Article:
• Modularity will be first-class (it’s hard to do in JSON) so templates will be able to exist as atomic modules
  • While the language will be an abstraction of Azure, the goal is to still have day 0 support for new properties and features.
  • It will be open source.
  • The ambition is that a preview 0.1 release will happen in 2-3 months.

Private Link Support Continues To Grow

Microsoft is following through on its promise with Private Link. At the last Microsoft Ignite conference (November 2019), Microsoft announced that Private Link would provide a service for easily connecting Azure resources to a virtual network for compliance and security reasons. It was also promised that each Azure resource type would eventually support Private Endpoint – the actualization of Private Link where the resource instance connects to a subnet of your choice to get a private IP address. Over time, more and more resource types have been added, and in May we saw the addition of the below:

Azure Monitor is an example of a less obvious resource type. When enabled, you get private access to Azure Monitor Logs (Log Analytics Workspaces) and Application Insights. No longer can these services be accessed over the Internet; instead you will require a private network connection.
At this time, it’s safe to say that Private Link has overtaken Service Endpoints in terms of supporting resource types.

Other Announcements from Microsoft

Here are other Azure IaaS headlines from the past month:

And Now for Something Different

I am part of a team working on a large project for a client. We’re building an entire IT and service infrastructure for this client that is exiting from a multitenant outsourced service. It is a complete green site build and only data will be migrated. That means the customer requires everything. We are going cloud-first and cloud-native where we can, but there are legacy requirements and that means services such as Active Directory Domain Services are still required – yes, domain controllers. My M365 colleagues wanted rid of the domain controller concept in this project but there are just too many reasons why the good old DC is still required. Azure Active Directory Domain Services is single region-only and I design for resilience, not single points of failure (see The Great Texan Azure AD Failure of September 4th, 2018 – and the impact on Europe). Legacy systems that can only run in Windows virtual machines will also expect to find a domain.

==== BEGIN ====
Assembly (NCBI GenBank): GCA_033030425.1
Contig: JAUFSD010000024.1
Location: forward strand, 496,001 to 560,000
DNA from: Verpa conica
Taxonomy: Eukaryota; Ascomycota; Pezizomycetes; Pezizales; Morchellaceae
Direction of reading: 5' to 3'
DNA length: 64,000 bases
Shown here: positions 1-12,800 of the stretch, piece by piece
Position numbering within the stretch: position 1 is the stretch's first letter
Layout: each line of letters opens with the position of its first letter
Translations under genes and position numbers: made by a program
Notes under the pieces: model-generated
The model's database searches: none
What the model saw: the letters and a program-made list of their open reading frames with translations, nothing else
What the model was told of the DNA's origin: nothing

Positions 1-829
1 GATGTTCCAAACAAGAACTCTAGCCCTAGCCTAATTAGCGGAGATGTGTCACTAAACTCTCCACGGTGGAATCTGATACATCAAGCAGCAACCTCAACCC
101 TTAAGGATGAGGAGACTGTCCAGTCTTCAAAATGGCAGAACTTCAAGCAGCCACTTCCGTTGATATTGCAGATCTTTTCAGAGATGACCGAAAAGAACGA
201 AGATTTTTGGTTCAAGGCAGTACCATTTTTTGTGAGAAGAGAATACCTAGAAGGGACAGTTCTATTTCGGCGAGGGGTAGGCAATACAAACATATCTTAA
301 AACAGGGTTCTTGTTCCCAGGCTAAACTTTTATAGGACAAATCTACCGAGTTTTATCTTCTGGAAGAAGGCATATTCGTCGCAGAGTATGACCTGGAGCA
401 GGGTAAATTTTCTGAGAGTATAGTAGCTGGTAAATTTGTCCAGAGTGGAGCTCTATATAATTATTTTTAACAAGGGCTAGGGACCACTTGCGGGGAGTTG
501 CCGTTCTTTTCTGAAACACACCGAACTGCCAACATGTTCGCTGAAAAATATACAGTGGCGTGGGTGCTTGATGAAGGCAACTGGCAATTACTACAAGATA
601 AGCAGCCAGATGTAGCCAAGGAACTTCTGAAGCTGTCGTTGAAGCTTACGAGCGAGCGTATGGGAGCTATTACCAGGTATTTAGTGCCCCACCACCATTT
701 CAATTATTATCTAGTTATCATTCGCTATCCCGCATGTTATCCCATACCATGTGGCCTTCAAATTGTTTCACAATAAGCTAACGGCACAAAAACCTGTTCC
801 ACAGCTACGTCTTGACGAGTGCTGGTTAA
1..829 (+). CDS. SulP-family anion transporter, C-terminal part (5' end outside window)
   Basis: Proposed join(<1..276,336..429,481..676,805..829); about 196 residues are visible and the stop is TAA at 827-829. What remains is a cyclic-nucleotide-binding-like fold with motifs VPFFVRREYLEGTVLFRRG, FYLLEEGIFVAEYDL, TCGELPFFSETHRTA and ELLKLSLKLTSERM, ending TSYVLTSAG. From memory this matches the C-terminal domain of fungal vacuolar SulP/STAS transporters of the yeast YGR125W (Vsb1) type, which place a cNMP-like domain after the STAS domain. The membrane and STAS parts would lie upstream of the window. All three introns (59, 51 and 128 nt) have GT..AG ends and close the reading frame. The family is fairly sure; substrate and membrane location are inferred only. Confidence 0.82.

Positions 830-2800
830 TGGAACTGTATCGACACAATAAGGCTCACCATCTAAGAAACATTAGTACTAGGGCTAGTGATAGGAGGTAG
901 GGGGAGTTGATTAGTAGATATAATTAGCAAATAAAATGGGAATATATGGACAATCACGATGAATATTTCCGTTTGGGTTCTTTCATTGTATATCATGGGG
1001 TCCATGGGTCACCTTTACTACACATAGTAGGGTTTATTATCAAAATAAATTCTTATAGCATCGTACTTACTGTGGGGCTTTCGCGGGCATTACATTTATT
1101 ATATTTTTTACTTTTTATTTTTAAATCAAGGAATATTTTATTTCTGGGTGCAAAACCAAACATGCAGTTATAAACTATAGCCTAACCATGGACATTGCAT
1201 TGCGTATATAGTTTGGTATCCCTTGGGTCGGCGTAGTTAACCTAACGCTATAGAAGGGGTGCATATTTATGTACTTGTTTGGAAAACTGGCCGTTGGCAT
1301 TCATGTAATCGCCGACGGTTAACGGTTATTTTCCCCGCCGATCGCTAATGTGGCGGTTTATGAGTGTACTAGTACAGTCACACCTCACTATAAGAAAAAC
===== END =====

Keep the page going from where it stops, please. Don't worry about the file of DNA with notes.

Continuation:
As a Principal Consultant, it’s my job to teach the next generation of my colleagues. My employer has a healthy attitude of hiring a mixed level of experience, including college graduates. Those young “talents” can bring fresh ideas and enthusiasm, but they are inexperienced, so they need supervision and guidance; part of that is learning on the job. One of our younger consultants is assigned to work with me on Azure platform deployment. We hit a critical path point of the project where we needed to deploy some domain controllers.
I have deployed countless virtual machines for customers using ARM, but I deliberately do not log into them for security reasons. This time, I had no choice, so Azure Bastion was deployed, and we logged in to do a “DCPROMO”. I offered my colleague the chance to do the promotion and there was a realization – he knows almost nothing about Active Directory. In a couple of years, college graduates will be younger than Active Directory! Oh my, I’m getting old! So I let my colleague “drive” while I supervised, taught, and did some other tasks that required my attention. He got to learn a little about ADDS and he got to build the forest/domain for this organization. And I got to feel old.
But here is the key point. We still have these old techs out there that are relatively unchanged in the last 10 years, have been “replaced” (not really) by cloud alternatives, but are still at the heart of every IT infrastructure in mid-to-large enterprise. These legacy techs are not taught anymore – if they ever were! My young colleague explained that Active Directory was mentioned in college. Even Microsoft has stopped certification on Windows Server (there are no 2019 exams). IT pros that know this stuff are more valuable than ever because there are fewer replacements for you with each passing day, even in these cloud-first days because there is no viable alternative.